Copyright © Janice Tracy, Mississippi Memories

Wednesday, August 13, 2008

James T. Buck and His Bicycle

The material in this entire blog was supposed to be included in a book. That was "Plan A." But I decided to go with "Plan B", and in that case, the "B" stands for "Blog." My decision was based the fact that including my family research material in a blog would be a much better way to circulate it. Genealogy books are absolutely wonderful, but they are generally expensive to have printed, expensive for others to purchase, and they are not always readily available unless you live near a fairly large library. The internet provides immediate access, and besides, we now really and truly live in an electronic world where computers are available to almost everyone. I really love books and libraries, I always have, but I really, really like living in the electronic age. Apparently, there are a lot of others who like visiting cyberspace as much as I do. Already, in less than 30 days, my blog has had visitors from Alabama, Alaska (would you believe "Wasilla?"), California, Colorado, Indiana, Illinois, Kentucky, Mississippi, South Carolina, Tennessee, Pennsylvania, Texas, and even Brazil and the United Kingdom.

Early on in my genealogy research, I visited the Mid-Mississippi Library in Kosciusko, Mississippi. I might add here that the library in Kosciusko has some of the best genealogy resource material available anywhere. Thanks to the many compilations by Joyce Sanders and others who either work at the library now or who have worked there in the past, a wide variety of research materials are available in a comfortable and well-outfitted research room. When I signed the "Visitor's Log" for the genealogy room, I couldn't help but notice that people who came to Kosciusko to do research, including my husband and me, had come from a number of states. During the course of my own research over the past few years, I have seen evidence that people who live throughout the U. S. can trace their ancestry to an individual or a family who lived, at least for a time, in Attala County or the surrounding area.

The research room at the library in Kosciusko is where I first found out about James T. Buck and his bicycle. I was reading old newspaper articles, looking for information about my relatives. Since my mother's family is from the Coxburg/Ebenezer area around Lexington, in Holmes County, I started reading articles in a file from The Lexington Advertizer, including those written by someone named James T. Buck. As I read through the articles, I realized that Mr. Buck was a former Holmes county area resident who had returned in later years to his native state of Mississippi, and he rode a bicycle around the county, writing articles about the lives of real people. Mr. Buck wrote about people he knew (or was related to, in some cases) and other people he met along the way. James T. Buck must have been like an "early Charles Kuralt." Since he traveled in a predominantly rural area, Mr. Buck sometimes stayed overnight in the homes of some of the people he wrote about and, as he called it "broke bread with them." Although I wasn't finding much of what I had set out to find in the way of names of my family (I did find something about the Pettus family), I kept on reading. I became genuinely intrigued by the articles and how well Mr. Buck presented real people and their real life stories. His articles were sprinkled with information about births, deaths, marriages, finances, farming and crops, religion, politics, and they were delightful to read. It was apparent to me that what Mr. Buck wrote reflected both "fact" and "the human factor" and both of these elements are important to me in what I read or write, for that matter. His articles gave me insight into the people, their values, and their lives in general, in rural Holmes County, Mississippi during that time.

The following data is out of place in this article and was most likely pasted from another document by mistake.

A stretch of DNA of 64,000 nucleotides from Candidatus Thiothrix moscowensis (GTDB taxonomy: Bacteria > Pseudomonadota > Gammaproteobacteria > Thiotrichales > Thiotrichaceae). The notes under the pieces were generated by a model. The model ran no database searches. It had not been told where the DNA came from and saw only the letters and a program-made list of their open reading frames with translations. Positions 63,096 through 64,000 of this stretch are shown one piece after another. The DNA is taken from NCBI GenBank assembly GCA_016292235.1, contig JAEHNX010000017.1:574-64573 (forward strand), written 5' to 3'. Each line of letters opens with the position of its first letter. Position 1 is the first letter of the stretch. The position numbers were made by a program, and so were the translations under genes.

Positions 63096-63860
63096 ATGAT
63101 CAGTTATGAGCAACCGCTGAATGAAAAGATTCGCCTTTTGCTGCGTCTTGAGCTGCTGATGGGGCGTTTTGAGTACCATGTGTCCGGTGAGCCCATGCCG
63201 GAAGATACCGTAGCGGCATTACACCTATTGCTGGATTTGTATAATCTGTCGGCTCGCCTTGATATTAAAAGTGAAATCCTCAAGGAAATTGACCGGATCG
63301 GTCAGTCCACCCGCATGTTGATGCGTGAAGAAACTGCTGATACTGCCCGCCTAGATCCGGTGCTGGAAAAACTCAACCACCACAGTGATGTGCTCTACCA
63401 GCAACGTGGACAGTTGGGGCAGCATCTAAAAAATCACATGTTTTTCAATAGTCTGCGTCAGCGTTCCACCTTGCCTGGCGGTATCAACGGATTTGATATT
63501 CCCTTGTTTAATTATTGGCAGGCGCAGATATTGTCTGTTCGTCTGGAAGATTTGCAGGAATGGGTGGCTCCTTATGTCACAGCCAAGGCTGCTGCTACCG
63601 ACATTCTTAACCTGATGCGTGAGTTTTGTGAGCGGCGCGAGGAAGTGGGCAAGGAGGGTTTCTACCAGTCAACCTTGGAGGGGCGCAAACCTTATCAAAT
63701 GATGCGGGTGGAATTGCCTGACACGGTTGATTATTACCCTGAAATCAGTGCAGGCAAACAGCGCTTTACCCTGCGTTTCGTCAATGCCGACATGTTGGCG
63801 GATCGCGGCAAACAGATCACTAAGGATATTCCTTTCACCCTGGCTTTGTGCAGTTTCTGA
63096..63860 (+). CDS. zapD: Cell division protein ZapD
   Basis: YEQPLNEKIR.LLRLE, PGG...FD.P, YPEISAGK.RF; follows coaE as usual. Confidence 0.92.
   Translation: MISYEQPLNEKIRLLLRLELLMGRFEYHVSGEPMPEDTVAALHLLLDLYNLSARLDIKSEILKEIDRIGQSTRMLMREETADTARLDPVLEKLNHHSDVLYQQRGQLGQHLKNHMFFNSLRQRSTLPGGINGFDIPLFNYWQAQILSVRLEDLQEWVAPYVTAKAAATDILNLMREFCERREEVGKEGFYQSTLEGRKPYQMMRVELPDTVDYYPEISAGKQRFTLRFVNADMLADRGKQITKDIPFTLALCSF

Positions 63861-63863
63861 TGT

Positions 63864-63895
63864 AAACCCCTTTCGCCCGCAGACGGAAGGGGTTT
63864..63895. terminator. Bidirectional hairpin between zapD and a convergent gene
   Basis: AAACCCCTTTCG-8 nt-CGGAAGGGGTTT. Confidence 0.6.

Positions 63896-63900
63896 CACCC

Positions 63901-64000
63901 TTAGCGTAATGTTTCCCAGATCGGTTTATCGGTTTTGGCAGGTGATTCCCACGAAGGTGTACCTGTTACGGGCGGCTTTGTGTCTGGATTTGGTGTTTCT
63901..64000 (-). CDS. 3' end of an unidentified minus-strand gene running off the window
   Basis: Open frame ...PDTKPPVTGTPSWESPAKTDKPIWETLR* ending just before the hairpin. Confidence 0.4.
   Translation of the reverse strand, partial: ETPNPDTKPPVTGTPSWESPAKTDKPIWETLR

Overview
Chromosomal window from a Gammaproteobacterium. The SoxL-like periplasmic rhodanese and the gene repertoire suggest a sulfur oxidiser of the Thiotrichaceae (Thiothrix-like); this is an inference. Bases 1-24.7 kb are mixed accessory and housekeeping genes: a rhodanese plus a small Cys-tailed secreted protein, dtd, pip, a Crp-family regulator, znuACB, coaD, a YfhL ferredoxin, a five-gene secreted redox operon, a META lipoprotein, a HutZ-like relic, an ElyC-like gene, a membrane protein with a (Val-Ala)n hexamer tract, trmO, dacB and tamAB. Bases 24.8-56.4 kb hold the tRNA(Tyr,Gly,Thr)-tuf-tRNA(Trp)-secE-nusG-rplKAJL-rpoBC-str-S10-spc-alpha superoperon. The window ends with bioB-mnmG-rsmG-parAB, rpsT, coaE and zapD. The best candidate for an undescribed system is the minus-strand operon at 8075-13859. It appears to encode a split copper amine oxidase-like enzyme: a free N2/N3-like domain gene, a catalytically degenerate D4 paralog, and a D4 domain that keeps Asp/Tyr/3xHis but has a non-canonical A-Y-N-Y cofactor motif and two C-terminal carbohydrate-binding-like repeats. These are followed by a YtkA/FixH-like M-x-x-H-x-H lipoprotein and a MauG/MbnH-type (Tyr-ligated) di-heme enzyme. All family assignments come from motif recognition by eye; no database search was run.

One of the articles that James T. Buck wrote included a commentary by an "anonymous writer" describing conditions that prevailed at the time. The words of the "anonymous writer" were these:

Too many hours that we don't toil;
Too many highways, too many cars;
Too many people behind the bars;
Too much poverty, too much wealth;
Too many people have poor health;
Too much politics, too much booze;
Too many wearing high heel shoes;
Too many loafing, too many bets;
Too many failing to pay their debts;
Too many spending their dough for gas;
Too many talking of Europe's sass;
Too many buying beyond their means;
Too many buying canned corn and beans;
Too many sowing a crop of wild oats;
Too many candidates after your votes;
Too many hiring their washing done;
Too many playing bridge for fun;
Too many looking to Uncle Sam;
Too many people don't give a d---;
Too many poets, too many prose;
Too many girls without underclothes;
Too much buying of goods on time;
Too many people don't save a dime;
Too much bail, too much play;
Too many officers on big pay;
Too much taxes, too much rent;
Too many folks spend every cent;
Too much fun, too much ease;
Too many rips in my BVD's;
Too much reform, too much law;
The darndest mess you ever saw.

Surprisingly, James T. Buck's article was published on Thursday, September 3, 1936.

Some things never change.

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